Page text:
Council bans call to Muslim prayers

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Members of a Lancashire mosque were yesterday wondering why ice cream vans could play their tunes on the streets of Blackburn while the calls that summon Muslims to prayers were banned.

Members of Blackburn with Darwen borough council have rejected a request by the Nurul Islam mosque to broadcast the adhaan through the mosque’s loudspeakers.

The congregation had submitted a petition with 182 signatures, and said the calls would be heard only in Audley Range, where most residents are Asian.

But the planning committee last week refused to lift a 20-year ban, which applies to most mosques in Blackburn, home to 30,000 Muslims. Members said they had to consider residents from all faiths, and an appeal from a Christian church to ring bells five times a day would also be rejected.

“We have to consider there are some people in that area who are not of the Muslim faith,” said one councillor, Fred Slater.

Salim Mulla, the councillor for the ward containing the mosque, said yesterday he was very disappointed by the committee’s decision.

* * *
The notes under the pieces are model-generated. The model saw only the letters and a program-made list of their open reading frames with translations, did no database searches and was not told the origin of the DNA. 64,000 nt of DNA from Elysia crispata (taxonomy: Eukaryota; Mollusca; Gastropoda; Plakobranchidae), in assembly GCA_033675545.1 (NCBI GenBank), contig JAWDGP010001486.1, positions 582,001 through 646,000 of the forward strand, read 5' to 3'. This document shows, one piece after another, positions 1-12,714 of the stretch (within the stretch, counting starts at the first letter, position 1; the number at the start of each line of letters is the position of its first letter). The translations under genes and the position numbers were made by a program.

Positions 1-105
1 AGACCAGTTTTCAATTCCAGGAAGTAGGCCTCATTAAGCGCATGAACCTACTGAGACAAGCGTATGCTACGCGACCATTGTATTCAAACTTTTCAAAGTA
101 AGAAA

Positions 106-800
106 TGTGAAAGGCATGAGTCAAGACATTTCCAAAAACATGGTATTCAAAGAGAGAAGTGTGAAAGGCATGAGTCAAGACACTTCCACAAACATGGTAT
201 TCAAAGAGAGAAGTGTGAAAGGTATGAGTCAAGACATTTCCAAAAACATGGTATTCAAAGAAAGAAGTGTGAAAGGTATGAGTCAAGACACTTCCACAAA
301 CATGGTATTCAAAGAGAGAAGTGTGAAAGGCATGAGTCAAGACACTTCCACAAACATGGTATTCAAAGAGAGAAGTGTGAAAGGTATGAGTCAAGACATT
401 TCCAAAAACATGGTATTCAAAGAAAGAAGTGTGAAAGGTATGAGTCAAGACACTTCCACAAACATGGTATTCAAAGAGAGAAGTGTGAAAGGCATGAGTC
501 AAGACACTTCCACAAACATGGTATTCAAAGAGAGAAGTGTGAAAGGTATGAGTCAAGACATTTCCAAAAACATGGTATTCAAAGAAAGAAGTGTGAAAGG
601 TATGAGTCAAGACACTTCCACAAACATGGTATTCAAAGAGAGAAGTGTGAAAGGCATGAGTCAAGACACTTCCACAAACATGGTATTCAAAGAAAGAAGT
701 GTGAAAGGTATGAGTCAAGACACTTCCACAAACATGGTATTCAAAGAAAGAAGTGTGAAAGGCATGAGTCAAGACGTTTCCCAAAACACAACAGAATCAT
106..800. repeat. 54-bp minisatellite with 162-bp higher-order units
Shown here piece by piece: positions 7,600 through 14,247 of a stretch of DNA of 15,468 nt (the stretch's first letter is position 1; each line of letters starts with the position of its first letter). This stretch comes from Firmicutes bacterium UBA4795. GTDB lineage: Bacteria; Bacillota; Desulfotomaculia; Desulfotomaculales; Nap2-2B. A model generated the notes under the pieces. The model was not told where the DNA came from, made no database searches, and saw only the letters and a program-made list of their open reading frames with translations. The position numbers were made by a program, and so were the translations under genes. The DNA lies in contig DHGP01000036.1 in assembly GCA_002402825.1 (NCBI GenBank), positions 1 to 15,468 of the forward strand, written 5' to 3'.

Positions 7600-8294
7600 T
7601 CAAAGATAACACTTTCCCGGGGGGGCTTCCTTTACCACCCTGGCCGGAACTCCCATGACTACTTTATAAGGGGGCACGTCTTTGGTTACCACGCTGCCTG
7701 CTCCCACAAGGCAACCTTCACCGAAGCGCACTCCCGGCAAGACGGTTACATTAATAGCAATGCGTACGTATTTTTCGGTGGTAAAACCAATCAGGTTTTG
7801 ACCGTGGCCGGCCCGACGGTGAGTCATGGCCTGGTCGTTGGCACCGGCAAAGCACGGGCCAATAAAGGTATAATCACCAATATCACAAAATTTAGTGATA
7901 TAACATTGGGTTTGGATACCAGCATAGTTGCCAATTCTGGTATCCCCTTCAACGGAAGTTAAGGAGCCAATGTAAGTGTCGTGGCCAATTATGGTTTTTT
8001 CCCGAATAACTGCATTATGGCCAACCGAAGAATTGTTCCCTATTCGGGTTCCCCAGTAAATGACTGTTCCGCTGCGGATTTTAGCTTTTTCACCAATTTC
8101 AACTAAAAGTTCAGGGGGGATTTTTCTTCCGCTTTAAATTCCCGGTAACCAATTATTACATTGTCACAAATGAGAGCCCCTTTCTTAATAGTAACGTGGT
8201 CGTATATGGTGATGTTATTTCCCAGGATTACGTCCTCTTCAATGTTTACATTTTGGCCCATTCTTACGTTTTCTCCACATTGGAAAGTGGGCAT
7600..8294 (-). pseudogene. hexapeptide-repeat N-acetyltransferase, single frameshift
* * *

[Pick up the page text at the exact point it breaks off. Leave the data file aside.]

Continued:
“There are a couple of mosques in Blackburn which have permission to broadcast the adhaan five times a day,” he said. “That probably would not be right in an area where most people are not Muslims. But 90% of people in the Audley and Queen’s Park areas are from the Asian community.”

Mr Mulla said the mosque had made the calls regularly for more than 10 years. “But there were one or two complaints and they discovered they did not have permission.”

Read The Guardian online

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(Listed if other than Religion News Blog)
The Guardian, UK
Aug. 24, 2004
David Ward
www.guardian.co.uk

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This post was last updated: Nov. 21, 2013